You may have read my lunch review on Sake no Hana earlier this year. The bar and restaurant are part of the Hakkasan group and somewhere you have to visit if you love Japanese food as much as I do.

To add to the delectable experience and if you visit Sake no Hana before 25th January 2014, you will also get to see artwork by Daniele Davitti.

Daniele Davitti at Sake no Hana

Daniele Davitti’s exhibiton at the Sake no Hana bar on St. James Street is the venue’s second art installation as part of A Space For Art, which seeks out remarkable spaces in London and Berlin to place the right art on the right wall.

Inspired by Japan, Davitti’s work has focused on traditional Japanese themes such as the art of ink, kimonos and Japanese style and imagery. Davitti’s portfolio includes global collaborations with Vanity Fair, the Moretti Gallery (London), La Pergola Theatre (Florence) and Arte Fiera International Fair of Contemporary Art (Bologna). And in 2011 Davitti was appointed Professor of Graphic Design and the Aesthetic of Fashion at the Polimoda, becoming one of the youngest professors in Italy.

This is one to check out!

“I only hope that we don’t lose sight of one thing – that it was all started by a mouse.”

Last week I had the great privilege of attending the launch of Moleskine’s limited edition range of Mickey Mouse notebooks, which I think is quite a genius yet unsurprising idea if you think about the legacy of both brands: Moleskine notebooks have been scribbled on by some of the greatest creatives, including Oscar Wilde, Vincent van Gogh, Pablo Picasso, Ernest Hemingway and Henri Matisse whilst Mickey Mouse is probably the most recognised cartoon character in the world. Mickey’s introduction to cinema audiences heralded a new age of entertainment and the beginning of the Disney empire.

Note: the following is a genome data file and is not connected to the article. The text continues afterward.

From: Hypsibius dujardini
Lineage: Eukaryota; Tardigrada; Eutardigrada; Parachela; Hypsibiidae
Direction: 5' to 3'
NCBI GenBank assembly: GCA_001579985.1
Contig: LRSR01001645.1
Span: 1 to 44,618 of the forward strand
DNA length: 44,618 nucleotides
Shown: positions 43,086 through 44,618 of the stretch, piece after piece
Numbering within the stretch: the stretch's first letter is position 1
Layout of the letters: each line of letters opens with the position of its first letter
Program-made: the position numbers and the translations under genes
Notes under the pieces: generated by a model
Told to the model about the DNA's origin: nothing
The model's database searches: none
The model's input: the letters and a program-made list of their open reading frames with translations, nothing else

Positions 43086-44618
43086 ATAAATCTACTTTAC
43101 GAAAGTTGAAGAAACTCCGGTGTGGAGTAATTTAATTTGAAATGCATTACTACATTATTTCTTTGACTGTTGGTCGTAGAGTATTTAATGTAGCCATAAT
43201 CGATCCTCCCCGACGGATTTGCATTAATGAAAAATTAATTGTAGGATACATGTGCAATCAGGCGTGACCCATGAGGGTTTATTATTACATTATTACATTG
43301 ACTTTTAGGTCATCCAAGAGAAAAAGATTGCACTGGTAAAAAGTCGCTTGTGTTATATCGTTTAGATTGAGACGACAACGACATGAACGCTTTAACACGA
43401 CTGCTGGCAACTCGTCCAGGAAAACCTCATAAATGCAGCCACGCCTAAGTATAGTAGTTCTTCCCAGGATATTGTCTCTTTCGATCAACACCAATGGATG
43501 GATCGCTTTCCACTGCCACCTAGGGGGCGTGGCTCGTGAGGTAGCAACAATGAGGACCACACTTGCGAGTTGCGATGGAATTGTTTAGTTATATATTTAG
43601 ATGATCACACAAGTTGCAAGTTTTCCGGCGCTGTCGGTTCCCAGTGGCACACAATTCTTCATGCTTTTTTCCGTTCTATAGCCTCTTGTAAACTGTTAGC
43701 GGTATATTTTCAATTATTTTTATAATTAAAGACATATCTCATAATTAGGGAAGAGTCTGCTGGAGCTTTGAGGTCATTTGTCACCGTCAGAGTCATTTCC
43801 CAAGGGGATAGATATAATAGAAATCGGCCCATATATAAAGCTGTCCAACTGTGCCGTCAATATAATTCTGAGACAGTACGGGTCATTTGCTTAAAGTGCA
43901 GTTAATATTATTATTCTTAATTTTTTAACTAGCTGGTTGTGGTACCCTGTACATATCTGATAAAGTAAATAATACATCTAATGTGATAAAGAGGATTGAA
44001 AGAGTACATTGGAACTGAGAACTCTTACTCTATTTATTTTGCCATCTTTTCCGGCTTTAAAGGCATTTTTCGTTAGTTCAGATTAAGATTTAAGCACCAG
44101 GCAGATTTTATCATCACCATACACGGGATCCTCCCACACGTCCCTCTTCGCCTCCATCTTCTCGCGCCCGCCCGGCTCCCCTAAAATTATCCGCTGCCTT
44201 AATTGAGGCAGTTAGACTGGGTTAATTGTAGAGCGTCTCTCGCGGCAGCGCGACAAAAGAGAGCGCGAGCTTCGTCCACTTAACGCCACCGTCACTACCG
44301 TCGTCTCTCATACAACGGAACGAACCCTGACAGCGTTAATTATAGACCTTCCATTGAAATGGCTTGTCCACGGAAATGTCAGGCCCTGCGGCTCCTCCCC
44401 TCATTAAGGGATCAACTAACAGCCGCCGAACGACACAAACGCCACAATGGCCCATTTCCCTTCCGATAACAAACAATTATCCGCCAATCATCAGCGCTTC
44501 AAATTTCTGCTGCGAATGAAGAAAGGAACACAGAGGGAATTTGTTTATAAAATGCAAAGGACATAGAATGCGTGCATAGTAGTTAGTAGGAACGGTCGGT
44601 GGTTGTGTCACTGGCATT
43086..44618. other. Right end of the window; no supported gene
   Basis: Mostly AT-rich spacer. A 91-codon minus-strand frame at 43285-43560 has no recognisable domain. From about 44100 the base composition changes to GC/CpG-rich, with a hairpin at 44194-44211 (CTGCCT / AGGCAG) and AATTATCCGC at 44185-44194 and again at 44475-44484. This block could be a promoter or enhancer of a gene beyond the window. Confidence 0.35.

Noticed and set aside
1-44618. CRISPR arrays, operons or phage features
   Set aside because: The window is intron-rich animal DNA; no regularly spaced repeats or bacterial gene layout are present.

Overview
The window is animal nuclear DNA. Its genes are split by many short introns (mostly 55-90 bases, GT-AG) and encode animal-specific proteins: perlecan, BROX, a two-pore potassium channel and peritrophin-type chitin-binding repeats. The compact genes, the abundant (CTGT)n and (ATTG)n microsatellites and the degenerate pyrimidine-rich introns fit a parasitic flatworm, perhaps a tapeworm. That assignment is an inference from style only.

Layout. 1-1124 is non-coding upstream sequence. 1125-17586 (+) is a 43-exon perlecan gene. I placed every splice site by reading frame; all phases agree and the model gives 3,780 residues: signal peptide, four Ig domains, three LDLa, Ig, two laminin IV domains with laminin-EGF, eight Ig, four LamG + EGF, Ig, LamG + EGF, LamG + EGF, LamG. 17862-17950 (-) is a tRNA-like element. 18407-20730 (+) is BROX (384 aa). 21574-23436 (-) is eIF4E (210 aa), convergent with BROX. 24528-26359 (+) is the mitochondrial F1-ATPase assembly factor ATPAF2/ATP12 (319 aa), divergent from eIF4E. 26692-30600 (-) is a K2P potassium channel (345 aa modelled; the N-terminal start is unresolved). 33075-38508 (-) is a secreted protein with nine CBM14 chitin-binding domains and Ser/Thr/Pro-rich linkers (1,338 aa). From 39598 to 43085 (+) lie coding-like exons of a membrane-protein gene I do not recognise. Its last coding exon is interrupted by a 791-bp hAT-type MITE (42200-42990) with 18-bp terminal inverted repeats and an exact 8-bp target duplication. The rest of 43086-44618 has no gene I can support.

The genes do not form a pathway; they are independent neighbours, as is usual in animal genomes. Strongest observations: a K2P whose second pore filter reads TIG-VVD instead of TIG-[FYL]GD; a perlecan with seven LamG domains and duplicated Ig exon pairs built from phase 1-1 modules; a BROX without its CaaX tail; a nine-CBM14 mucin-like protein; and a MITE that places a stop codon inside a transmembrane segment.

(Mickey Mouse Moleskine Video link)

So to celebrate this first-time collaboration and the art of sketching, drawing and design, on a Friday morning was obviously a great start to the end of last week!

Mickey Mouse Notebooks by MoleskineThe morning began with a delicious buffet breakfast in an upstairs room at Saatchi Gallery’s Mess Restaurant. After we all had a chance to mingle and chat, we were all seated for what was to become a Mickey Mouse drawing masterclass led by Disney Character Artist Seiji Lim.

Mickey Mouse Notebooks by MoleskineAs much as I have always loved Mickey Mouse and drawing, it had never crossed my mind that I could even attempt to sketch him. Why would it? For some reason Mickey always seemed so untouchable. But Seiji led us through a step-by-step process in piecing Mickey together on the page. And here are my attempts …

Mickey Mouse Notebooks by Moleskine

Mickey Mouse Notebooks by Moleskine

Mickey Mouse Notebooks by Moleskine

Mickey Mouse Notebooks by Moleskine

Mickey Mouse Notebooks by Moleskine

Mickey Mouse Notebooks by Moleskine

Mickey Mouse Notebooks by Moleskine


Mickey Mouse Notebooks by MoleskineMoleskine’s limited-edition notebooks include more sketches to showcase the process of drawing Mickey Mouse. There is even a six-page drawing guide if you want to give it a go.

Mickey Mouse Notebooks by Moleskine

At the end of the session, I asked Seiji if he observes people and uses their mannerisms when drawing Mickey Mouse. Seiji explained that at times he does for example adopt the attitude of say a model and translates it onto Minnie Mouse. But he also explained that he always has to be conscious that he also needs to keep in line with the character’s heritage. I found this all fascinating because I have always considered a Moleskine notebook ideal for jotting down observations. And I for one cannot wait to fill my latest notebook with more doodles, ideas and ramblings. Maybe I’ll even give drawing Mickey another try. 😉